If I was in a band … I wouldn’t be. I’d be a solo artist. I’d be Justin Timberlake instead of *NSYNC or Beyoncé rather than Destiny’s Child. It’s not that I don’t want to be in a band, it’s just that my schedule doesn’t always work out. But we’re talking about mountain biking and not singing. (BTW, I can’t sing … or dance).
Here’s how many of my mountain biking adventures and outings take place. (This is actually based on a true story … the name has been changed to protect the identity of the main character.) This morning as I was in the checkout line at the grocery and mindlessly bagging my own groceries it hit me … I want to go for a ride today. Sure enough, after I got home and put the groceries away I was changing into my mountain biking clothes and gathering together my gear and bike. However, there was a problem … I just wore my favorite kit yesterday so it was still in the laundry. This was no time for any fashion nonsense. I threw on a pair of jorts (you read correctly) and my favorite Vans hoodie and headed out … (I at least had the presence of mind to pack my Five Tens, knee pads, helmet, and gloves).
That’s how a lot of my trips are. Spontaneous. What that also means is I end up riding alone. Sure, I could call someone, but by that time I’m ready to head out the door to drive to the trailhead. Also, my schedule is usually tight so I have a narrow window of time to drive, ride, and drive home. My wife was working tonight so no dilly-dallying around. I had a 5 hour window. No time to call a friend to convince him he doesn’t need to mow his lawn and instead to go for a ride … and NOW.
So I headed out. Coffee mug in hand (I will always have time for making a pourover for the road) and a bag of my favorite sunflower seeds I was set. It was an hour drive into the Gorge to ride Whoopdee in Hood River. I was on a mission. No pit stops … not even to pee. I arrived at the trailhead, finished my coffee, geared up, hoped no one noticed my jorts and Vans hoodie, and began pedaling.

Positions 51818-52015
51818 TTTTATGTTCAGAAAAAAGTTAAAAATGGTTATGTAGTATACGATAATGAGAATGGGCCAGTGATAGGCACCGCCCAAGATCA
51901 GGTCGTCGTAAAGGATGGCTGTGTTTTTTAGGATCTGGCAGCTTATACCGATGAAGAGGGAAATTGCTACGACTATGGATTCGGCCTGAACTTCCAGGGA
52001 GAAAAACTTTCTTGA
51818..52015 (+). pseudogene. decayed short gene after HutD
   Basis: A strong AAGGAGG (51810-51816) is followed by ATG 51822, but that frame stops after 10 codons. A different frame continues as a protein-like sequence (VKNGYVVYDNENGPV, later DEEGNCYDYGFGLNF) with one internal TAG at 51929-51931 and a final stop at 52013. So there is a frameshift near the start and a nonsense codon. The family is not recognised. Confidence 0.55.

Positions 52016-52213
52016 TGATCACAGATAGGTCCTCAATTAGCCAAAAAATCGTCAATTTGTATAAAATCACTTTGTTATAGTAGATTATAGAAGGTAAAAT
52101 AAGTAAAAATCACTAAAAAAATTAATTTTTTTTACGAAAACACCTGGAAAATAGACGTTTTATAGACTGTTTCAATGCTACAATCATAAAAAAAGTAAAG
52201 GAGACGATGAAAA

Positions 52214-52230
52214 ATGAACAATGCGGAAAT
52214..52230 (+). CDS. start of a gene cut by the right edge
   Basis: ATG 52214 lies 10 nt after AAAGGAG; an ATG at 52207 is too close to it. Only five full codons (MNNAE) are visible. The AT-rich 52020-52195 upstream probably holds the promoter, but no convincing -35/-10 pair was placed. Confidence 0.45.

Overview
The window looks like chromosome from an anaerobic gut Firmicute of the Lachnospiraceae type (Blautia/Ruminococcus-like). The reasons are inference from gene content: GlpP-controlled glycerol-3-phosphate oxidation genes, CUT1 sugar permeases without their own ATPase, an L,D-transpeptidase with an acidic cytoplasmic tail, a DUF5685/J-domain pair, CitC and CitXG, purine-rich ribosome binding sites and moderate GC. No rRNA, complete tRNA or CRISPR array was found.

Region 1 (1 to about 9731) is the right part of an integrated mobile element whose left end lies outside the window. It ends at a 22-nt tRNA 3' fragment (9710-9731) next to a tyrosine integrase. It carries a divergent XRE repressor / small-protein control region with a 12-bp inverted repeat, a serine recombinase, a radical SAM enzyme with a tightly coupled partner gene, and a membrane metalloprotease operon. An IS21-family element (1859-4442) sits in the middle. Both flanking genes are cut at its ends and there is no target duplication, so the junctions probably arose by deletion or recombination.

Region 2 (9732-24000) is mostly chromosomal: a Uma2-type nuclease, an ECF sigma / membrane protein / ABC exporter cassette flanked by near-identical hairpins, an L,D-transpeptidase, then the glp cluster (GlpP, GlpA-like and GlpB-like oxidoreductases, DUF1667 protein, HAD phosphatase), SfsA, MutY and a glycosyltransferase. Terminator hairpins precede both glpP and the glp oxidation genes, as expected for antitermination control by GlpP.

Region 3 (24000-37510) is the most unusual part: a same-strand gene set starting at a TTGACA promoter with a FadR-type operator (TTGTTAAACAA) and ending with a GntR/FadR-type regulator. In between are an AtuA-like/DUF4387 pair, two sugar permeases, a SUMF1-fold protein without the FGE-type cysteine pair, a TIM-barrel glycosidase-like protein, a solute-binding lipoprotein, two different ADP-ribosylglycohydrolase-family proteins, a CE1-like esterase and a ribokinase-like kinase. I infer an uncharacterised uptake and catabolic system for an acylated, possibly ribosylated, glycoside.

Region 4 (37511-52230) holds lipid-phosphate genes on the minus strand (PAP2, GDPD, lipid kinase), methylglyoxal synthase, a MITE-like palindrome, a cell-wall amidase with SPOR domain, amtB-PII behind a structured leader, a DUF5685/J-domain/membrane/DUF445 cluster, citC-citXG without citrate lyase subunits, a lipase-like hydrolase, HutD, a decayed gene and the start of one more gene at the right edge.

When I’m going out on a solo ride I usually pick a place where if things go south at least someone will find me … hopefully still alive. In my earlier days I had spent countless hours hiking and mountain biking in remote desert mountains in Arizona all alone. Looking back I now see how foolish and even reckless I was. If anything happened I would’ve been done for. So today I choose one of my favorite trails: Whoopdee. Since it is a one-way loop and there are always people riding I knew in the worst case scenario someone would be riding by soon if I went down. That’s another thing to think through when going out on solo adventures. Is it tame? Yeah, for sure. But since I had a 5 hour window I also wasn’t looking for anything hardcore like riding the Divide trail unaccompanied.
Surprisingly most solo rides turn out to be a community event. There definitely is a community among mountain bikers. Conversations with other riders was and is the normal part of trailhead etiquette. I ran into two guides from Idaho who came West to ride for the weekend. We talked about guiding as I used to be a mountain biking guide, where to access Whoopdee, the route, the climb out, and then of course comparing Banshee bikes.
While I set off on a solo ride it ended up being punctuated not only with friendly conversations, but the realization of how special the mountain biking community is. Whether it is conversations at the trailhead or out on the trail, at trail building days, or on social media it is a special community. Why is that? It’s obviously more than simply a sport like lawn darts or running (which no one really enjoys), but more like a family and lifestyle. Both are actually shaping influences in our lives if we’re honest. When we say we’re “mountain bikers” we’re not talking about some mode of exercise. Instead, we’re talking about a family … a community … and a way to self-identify. It’s pretty special.
I end up carrying way too much gear in my bag. Part of that is from years as a guide needing to be prepared for anything, but now I like to carry stuff other people may need. Not only have I come across numerous medical emergencies (and even fatalities), but I’ve given away tubes, maps, helped fix a bike to help a dude who broke his collarbone to pedal back to the trailhead, and more. I’ve also been the recipient of much help on the trail as well. The community is there and present.
I finished my ride with no mechanicals. Back at the parking lot I loaded up my bike, opened up my bag of sunflower seeds, turned on my Spotify playlist, and started driving home. Sure enough, I made it home and the whole trip took 4.5 hours. While it was quick and spontaneous I came away with a deeper appreciation for the mountain biking community. Even my solo trips end up being about riding with others. I have much to be grateful for.
Words and photos by Sean Benesh, Loam Coffee Founder and Brand Manager.